• Second trial over Census citizenship question gets underway in California. "California’s challenge of a citizenship question the Trump administration is adding to the 2020 census started in San Francisco, following a similar trial in New York. Lawyers for cities including Los Angeles and San Jose argue that the question — “Is this person a citizen of the United States?” — will cause an undercount in the nation’s most populous state, result in lost federal funds for schools, roads and public transportation, and possibly cost the state at least one congressional seat." (Bloomberg)

states and cities

Image via ProPublica. 
  • A federal appeals court ruled against a Virginia county official for blocking a constituent following social media criticism. "A federal appeals court in Virginia ruled unanimously Monday that a county official who blocked a citizen from accessing her official Facebook page is in violation of the First Amendment. The case—which was heard before the 4th US Circuit Court of Appeals—found that Phyllis Randall, the chair of the Loudoun County Board of Supervisors, improperly blocked a man named Brian Davison on Facebook for 12 hours back in February 2016." (Ars Technica)
  • Following ballot measure, Florida law restoring voting rights to former felons set to take effect. "Tuesday is a historic day in Florida. Under an amendment passed by the voters in November, as many as 1.4 million former felons are regaining the right to vote. The referendum overturned a 150-year-old law that permanently disenfranchised people with felony convictions. Before the change, people who served their time could apply for clemency to a board headed by the governor. But the cumbersome process and a multiyear backlog meant that only a small percentage applied." (NPR)
  • Facing an uptick in violent crime, police in this Pennsylvania town are turning to data for help. Reading Police Department leaders Friday unveiled a crime-reduction strategy that embraces analytics with the vigor that many sports teams today use to get a step ahead of the competition. Deputy Chief Osborne Robinson III, the prime architect of the plan, said at a city hall news conference that he believes wholeheartedly in the use of data to maximize resources." (Government Technology)

around the world

Protests last year in Budapest, Hungary. Screenshot via YouTube. 
  • Amid sustained protests against President Viktor Orban, Hungarian union's contemplate a general strike. Bolstered by a wave of nationwide protests, Hungary’s labor unions are mulling whether to hold their first general strike since the 1989 fall of the Iron Curtain. Industrial workers were among the more than 10,000 people braved freezing weather in Budapest over the weekend to demand Prime Minister Viktor Orban’s government repeal a new law allowing companies to ask them to work as much as six days a week." (Bloomberg)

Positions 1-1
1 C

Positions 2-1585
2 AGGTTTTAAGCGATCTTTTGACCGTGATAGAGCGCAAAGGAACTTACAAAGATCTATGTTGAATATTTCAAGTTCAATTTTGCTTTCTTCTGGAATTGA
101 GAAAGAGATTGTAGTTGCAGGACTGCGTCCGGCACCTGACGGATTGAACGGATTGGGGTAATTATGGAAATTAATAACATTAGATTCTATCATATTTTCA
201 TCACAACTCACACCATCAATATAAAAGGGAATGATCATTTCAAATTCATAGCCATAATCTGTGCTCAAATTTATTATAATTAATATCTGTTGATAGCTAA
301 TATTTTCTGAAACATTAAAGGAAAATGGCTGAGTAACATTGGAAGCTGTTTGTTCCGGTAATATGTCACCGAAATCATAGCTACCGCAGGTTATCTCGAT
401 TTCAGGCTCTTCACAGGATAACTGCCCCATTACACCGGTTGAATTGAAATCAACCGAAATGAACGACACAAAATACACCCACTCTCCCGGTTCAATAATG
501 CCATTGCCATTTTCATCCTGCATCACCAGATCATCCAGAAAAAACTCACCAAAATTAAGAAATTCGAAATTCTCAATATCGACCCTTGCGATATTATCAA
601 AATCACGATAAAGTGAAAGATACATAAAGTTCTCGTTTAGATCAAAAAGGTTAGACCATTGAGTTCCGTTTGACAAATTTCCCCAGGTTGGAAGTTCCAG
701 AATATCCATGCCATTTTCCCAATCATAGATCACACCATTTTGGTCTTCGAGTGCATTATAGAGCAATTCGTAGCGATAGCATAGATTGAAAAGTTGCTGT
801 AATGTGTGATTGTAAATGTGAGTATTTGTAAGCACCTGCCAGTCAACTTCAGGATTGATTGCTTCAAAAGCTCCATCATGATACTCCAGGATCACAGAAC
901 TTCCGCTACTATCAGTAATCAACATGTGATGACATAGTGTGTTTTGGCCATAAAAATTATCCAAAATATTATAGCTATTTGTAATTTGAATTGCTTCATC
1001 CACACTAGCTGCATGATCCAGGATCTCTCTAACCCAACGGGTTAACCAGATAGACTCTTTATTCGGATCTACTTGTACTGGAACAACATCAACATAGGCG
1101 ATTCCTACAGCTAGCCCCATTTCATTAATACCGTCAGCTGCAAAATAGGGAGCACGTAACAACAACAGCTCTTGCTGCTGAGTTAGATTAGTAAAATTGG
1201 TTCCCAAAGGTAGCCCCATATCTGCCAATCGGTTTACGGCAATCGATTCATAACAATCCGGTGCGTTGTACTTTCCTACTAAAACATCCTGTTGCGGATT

• Why did 14 major opposition parties sit out Togo's recent legislative elections? "On New Year’s Eve, Togo’s Constitutional Court proclaimed the official results of the country’s Dec. 20 legislative election. Twelve parties competed — plus 17 lists of independent candidates — but 14 major opposition parties (a coalition known as C14) that collectively won some 40 percent of the vote in the previous election sat out…In Togo’s previous two legislative elections (2007 and 2013), however, opposition parties competed — and held the ruling party to less than 50 percent of the vote. C14’s move in December effectively guaranteed the ruling party control of Togo’s legislature. But the opposition members believed they had little power to change that outcome, whether they competed or not." (Washington Post)
  • A Venezuelan Supreme Court justice has fled to the U.S. and denounced President Nicolás Maduro. "A Venezuelan Supreme Court judge who once supported President Nicolás Maduro has fled to the United States and publicly denounced Maduro's re-election days before the inauguration…Maduro won the May 2018 race amid widespread accusations of fraud. He will begin his second term on Thursday. Zerpa said he did not speak out against the election results months ago out of concerns for his family's safety." (NPR)